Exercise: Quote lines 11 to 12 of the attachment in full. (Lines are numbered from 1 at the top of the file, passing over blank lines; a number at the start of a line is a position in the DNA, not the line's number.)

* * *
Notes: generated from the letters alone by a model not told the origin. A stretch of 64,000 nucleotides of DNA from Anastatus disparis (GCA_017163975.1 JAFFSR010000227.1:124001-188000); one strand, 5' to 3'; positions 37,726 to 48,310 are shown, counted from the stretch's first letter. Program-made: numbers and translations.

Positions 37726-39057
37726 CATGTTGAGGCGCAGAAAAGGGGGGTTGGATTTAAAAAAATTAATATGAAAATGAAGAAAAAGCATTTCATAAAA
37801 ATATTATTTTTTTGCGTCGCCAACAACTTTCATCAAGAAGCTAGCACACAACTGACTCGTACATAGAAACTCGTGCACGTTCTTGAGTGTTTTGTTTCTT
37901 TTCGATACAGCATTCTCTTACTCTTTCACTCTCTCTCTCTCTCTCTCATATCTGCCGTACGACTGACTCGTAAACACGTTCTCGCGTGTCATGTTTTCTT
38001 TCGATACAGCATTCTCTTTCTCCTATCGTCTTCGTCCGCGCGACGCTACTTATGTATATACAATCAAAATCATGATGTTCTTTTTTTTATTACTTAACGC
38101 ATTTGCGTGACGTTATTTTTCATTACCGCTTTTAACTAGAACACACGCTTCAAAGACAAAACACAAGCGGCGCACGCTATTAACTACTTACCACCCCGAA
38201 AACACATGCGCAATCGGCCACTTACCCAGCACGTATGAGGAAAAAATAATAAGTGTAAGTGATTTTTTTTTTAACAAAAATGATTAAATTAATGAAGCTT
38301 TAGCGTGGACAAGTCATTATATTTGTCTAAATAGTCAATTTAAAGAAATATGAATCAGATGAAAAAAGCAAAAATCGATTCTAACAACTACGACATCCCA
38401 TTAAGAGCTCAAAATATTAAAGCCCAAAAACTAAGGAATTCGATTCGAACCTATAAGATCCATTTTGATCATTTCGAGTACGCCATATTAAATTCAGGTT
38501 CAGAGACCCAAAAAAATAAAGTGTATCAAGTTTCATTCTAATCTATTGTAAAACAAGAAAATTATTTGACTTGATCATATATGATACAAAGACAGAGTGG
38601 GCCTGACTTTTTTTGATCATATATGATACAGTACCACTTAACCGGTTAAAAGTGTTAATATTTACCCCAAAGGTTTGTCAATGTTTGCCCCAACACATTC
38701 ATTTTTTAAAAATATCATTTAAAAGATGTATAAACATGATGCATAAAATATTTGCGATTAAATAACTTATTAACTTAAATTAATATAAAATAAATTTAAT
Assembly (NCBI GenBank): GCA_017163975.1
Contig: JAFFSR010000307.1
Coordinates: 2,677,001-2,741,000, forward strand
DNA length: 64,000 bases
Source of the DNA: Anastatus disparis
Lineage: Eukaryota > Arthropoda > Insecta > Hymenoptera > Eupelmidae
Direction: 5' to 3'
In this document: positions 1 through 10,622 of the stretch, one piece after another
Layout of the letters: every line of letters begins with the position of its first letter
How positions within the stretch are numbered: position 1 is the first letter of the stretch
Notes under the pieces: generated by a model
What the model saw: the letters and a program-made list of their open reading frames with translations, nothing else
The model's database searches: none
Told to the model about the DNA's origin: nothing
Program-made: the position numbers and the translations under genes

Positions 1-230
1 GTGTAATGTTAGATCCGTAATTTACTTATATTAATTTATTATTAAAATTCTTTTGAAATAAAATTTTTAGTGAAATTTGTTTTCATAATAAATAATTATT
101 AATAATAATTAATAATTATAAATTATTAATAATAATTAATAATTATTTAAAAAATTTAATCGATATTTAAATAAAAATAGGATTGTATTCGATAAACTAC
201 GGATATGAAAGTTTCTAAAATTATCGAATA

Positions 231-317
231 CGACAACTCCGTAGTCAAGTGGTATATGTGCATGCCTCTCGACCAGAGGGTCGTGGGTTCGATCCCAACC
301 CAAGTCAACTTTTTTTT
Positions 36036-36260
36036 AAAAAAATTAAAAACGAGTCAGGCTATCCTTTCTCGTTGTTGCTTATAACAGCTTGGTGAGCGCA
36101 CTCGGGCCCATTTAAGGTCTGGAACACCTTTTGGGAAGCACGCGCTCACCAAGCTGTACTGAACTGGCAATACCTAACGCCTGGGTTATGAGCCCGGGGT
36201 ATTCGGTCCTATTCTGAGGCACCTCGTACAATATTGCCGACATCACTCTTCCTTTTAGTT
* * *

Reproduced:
38501 CAGAGACCCAAAAAAATAAAGTGTATCAAGTTTCATTCTAATCTATTGTAAAACAAGAAAATTATTTGACTTGATCATATATGATACAAAGACAGAGTGG
38601 GCCTGACTTTTTTTGATCATATATGATACAGTACCACTTAACCGGTTAAAAGTGTTAATATTTACCCCAAAGGTTTGTCAATGTTTGCCCCAACACATTC